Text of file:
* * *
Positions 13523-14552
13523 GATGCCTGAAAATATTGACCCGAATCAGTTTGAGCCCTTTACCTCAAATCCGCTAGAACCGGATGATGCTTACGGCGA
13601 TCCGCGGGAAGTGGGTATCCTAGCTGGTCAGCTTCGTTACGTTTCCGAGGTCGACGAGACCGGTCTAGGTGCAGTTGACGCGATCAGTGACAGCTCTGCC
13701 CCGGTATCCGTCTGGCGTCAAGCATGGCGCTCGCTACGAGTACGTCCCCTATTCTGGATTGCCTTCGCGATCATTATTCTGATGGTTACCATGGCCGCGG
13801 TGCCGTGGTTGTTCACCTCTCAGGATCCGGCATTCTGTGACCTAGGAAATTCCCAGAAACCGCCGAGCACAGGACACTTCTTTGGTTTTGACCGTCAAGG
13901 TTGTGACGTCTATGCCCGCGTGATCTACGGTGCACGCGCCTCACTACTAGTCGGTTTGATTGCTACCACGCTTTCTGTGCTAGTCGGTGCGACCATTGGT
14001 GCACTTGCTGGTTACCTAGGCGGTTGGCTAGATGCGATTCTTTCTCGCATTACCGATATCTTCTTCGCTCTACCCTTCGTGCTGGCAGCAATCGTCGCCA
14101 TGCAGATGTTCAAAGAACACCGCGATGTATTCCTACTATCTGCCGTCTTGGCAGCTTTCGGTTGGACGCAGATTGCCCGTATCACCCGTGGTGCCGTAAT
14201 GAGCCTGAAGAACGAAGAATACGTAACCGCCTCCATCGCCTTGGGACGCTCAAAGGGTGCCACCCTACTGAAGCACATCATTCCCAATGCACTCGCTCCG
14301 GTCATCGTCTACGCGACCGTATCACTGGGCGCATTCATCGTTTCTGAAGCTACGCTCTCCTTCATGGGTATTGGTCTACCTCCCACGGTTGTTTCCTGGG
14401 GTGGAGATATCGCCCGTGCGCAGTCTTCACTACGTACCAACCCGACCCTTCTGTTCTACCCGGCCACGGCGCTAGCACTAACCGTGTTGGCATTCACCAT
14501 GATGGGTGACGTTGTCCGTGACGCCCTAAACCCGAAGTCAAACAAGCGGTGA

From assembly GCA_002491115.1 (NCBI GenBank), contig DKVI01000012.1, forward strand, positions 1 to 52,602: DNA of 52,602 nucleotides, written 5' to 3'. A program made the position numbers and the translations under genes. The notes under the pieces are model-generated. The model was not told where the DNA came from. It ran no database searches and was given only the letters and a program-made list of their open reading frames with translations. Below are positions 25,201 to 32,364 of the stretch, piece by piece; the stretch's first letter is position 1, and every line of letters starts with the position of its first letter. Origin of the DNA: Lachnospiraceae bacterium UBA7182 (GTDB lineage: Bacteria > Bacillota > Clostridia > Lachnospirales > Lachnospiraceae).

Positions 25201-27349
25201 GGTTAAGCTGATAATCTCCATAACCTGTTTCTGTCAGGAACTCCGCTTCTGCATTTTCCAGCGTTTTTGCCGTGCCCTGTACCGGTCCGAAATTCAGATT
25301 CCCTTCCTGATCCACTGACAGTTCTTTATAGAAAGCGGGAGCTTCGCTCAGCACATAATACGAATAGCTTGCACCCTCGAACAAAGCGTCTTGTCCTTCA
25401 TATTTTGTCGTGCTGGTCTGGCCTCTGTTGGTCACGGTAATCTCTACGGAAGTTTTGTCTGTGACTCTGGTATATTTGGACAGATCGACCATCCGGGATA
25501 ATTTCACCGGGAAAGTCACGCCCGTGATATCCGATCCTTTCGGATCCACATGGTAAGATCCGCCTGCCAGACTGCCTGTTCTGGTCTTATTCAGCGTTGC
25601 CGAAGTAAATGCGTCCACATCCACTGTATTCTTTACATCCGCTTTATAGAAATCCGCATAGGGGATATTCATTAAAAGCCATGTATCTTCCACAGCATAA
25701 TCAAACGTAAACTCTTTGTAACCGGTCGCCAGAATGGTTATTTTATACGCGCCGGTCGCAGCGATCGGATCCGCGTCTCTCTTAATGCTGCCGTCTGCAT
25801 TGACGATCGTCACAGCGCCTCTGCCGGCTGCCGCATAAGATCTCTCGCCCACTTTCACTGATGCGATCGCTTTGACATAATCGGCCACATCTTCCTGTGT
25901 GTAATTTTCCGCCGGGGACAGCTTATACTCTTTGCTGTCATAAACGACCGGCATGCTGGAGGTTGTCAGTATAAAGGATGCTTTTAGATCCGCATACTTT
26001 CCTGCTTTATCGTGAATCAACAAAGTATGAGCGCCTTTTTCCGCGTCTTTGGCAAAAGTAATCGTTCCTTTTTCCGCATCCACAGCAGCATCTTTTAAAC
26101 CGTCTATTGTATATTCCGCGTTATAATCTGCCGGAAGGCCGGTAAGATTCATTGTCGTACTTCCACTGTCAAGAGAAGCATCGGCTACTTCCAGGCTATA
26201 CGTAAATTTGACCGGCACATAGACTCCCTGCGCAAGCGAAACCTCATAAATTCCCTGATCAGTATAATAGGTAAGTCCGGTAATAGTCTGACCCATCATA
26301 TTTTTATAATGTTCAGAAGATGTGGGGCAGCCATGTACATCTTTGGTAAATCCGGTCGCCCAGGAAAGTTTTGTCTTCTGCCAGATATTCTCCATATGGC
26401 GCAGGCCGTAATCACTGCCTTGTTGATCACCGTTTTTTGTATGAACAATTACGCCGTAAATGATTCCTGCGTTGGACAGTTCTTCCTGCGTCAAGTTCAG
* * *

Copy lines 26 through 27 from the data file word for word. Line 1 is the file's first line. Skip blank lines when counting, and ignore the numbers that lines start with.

26301 TTTTTATAATGTTCAGAAGATGTGGGGCAGCCATGTACATCTTTGGTAAATCCGGTCGCCCAGGAAAGTTTTGTCTTCTGCCAGATATTCTCCATATGGC
26401 GCAGGCCGTAATCACTGCCTTGTTGATCACCGTTTTTTGTATGAACAATTACGCCGTAAATGATTCCTGCGTTGGACAGTTCTTCCTGCGTCAAGTTCAG